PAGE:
picture of Naadiya Hutchinson CIIPNAADIYA HUTCHINSON | 901 ARTS

As I reflect on my two summers at 901 Arts, and the consistent chaos that is working with youth. There is really nothing as astonishing as the “rainy day”. See the “rainy day” is different from the normal day, because no one has the ability to go outside. Despite lightening warnings, protocols and dark clouds rumbling through the streets- the kiddos will still want to go outside to run around. In order to have bargaining chips for the ensuing debate on whether going outside during a mini hurricane is “safe” we always make sure to have a good rainy day plan filled with back up activities and games scheduled. This is something that Baltimore City and multiple venues in the area seem to not understand and plan for. Yes, I am this bitter about Toots and the Maytals not performing on Saturday that I am writing my blog about it. Their members are almost all in their 70’s!!!!! They will likely not be going on tour after this. Baltimore having reggae icons perform for Artscape and then a Reggae festival the following day was HUGE for me! Reggae is way of life deeply connected by music. Telling dreams of equality and stories of oppression to a beat that everyone can bop too. But there was no rainy day plan. Fans tried to organize a backup venue in dismay- as the group that originated the term “reggae” and mobilized a culture of love got washed away from Baltimore. On my worst of days and on my best of days I listen to reggae, because there is not a moment where being uplifted by the beat doesn’t make me smile. Reggae led me to Baltimore Ceasefire. Reggae led me to urban gardening. Reggae led me to black environmentalism. Whether it be from the lyrics, the performers or the Rasta community Reggae is the soundtrack to a movement of peace. If the city wants to have peace, then the city should learn to plan better. Because whether it be after school camp, a free concert, or larger things like sewage overflow (which is currently flowing literal tons of shit into Jones Falls as I type) having back up plans to avoid the ensuing bad vibes that permeate from things not going as expected is usually the best option.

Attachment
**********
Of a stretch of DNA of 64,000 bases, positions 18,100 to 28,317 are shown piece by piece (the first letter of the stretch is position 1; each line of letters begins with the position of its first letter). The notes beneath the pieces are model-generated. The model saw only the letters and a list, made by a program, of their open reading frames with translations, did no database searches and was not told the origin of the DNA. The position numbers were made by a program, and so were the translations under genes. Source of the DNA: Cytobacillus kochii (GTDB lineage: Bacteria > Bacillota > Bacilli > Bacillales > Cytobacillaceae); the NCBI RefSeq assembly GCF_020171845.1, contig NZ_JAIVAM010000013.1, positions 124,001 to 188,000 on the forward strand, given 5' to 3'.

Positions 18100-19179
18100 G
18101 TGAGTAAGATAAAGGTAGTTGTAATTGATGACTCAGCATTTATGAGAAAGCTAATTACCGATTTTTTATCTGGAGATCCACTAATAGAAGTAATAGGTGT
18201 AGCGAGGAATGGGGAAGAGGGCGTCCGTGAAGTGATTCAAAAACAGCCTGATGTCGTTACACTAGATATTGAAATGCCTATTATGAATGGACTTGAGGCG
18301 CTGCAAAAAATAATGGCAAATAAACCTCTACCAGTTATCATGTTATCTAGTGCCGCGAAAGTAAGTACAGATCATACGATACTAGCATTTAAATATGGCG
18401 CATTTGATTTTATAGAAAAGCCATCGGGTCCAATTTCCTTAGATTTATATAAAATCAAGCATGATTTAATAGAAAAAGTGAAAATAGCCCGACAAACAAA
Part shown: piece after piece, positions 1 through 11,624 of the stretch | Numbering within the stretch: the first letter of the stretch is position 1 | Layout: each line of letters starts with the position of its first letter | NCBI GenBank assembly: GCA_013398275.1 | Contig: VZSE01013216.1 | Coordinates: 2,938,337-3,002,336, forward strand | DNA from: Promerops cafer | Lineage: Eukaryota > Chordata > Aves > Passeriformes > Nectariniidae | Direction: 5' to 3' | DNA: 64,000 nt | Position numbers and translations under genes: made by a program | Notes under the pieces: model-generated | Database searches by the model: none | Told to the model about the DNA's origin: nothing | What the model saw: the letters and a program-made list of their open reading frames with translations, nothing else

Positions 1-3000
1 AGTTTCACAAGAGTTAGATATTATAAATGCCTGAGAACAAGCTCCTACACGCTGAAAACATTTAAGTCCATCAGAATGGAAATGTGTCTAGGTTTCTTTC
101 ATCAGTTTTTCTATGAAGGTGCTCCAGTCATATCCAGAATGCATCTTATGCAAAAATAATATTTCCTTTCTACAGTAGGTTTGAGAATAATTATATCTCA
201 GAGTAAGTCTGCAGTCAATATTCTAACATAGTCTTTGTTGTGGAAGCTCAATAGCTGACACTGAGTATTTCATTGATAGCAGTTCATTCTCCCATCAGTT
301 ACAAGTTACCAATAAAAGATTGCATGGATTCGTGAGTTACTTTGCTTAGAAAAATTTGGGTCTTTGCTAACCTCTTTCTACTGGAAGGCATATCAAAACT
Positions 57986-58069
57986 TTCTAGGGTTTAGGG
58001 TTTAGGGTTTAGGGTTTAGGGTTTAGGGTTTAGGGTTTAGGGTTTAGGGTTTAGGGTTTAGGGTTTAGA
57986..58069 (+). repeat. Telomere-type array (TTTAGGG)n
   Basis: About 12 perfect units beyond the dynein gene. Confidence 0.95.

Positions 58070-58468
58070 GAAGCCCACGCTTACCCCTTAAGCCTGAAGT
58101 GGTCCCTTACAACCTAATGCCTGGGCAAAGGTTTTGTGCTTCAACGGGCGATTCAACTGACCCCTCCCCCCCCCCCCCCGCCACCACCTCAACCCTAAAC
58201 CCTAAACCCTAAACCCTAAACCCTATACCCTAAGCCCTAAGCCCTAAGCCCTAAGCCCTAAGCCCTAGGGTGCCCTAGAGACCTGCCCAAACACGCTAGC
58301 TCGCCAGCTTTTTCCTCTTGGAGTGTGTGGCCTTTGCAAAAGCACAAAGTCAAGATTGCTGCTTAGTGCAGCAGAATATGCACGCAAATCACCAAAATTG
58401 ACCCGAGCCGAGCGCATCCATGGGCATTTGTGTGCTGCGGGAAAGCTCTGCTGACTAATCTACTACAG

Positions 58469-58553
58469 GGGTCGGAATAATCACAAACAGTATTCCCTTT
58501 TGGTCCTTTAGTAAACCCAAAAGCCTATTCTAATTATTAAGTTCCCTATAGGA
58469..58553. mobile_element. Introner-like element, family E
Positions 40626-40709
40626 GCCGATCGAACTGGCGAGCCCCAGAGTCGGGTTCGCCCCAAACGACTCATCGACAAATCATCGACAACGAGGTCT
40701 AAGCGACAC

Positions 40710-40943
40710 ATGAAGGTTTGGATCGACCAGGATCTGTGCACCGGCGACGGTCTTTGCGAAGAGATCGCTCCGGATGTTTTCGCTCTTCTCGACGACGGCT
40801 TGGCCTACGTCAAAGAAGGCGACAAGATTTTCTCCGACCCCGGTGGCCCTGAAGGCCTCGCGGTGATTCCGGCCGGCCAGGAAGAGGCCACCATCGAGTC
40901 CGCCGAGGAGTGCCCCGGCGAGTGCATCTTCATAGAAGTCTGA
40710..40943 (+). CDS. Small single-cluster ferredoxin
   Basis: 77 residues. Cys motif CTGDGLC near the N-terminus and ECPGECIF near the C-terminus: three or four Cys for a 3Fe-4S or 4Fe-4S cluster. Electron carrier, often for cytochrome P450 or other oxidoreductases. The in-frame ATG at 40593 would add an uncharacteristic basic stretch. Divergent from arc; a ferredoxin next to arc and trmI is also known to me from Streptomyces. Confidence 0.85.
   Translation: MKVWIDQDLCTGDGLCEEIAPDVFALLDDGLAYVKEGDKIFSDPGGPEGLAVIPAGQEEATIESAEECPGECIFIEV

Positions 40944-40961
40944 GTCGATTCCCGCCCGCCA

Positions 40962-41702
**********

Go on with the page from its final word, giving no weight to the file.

This past week I’ve started to feel the time crunch for getting all of our projects done before the end of my placement. I feel like I’m on one of those home improvement shows, and we’re all racing till the reveal to get everything finished. Maybe I only feel that way since the special order for the clay house planters was approved this week. We started working on them the week before, not really sure whether or not the customer still wanted them. But now she does, and we are trying to complete 120 row home shaped planters by the end of the program. I’ve really liked this project, because I feel like it is a happy medium between creating something that is marketable, and allowing participants in the program to express themselves creatively. This project has a lot more flexibility than mosaics, and clay is a lot more of a forgiving medium that tiny little pieces of glass and mosaic glue.

Also, this special order is something that I have been given a lot more responsibility over. This is a material I’ve worked with in the past, so I was tasked with the job of teaching initial clay skills and how to put things together. My main goal is to avoid the houses falling apart and to make sure they don’t blow up in the kiln. I’m happy that I got the chance to transfer the skills I learned while being taught art to others, and for the implied trust of such a job. The only that worries me now, is that if any of the clay houses explode while firing, it will be my fault and my responsibility to fix things. However, I am still excited to see how they turn out, and I to see what everyone comes up with for their own miniature home.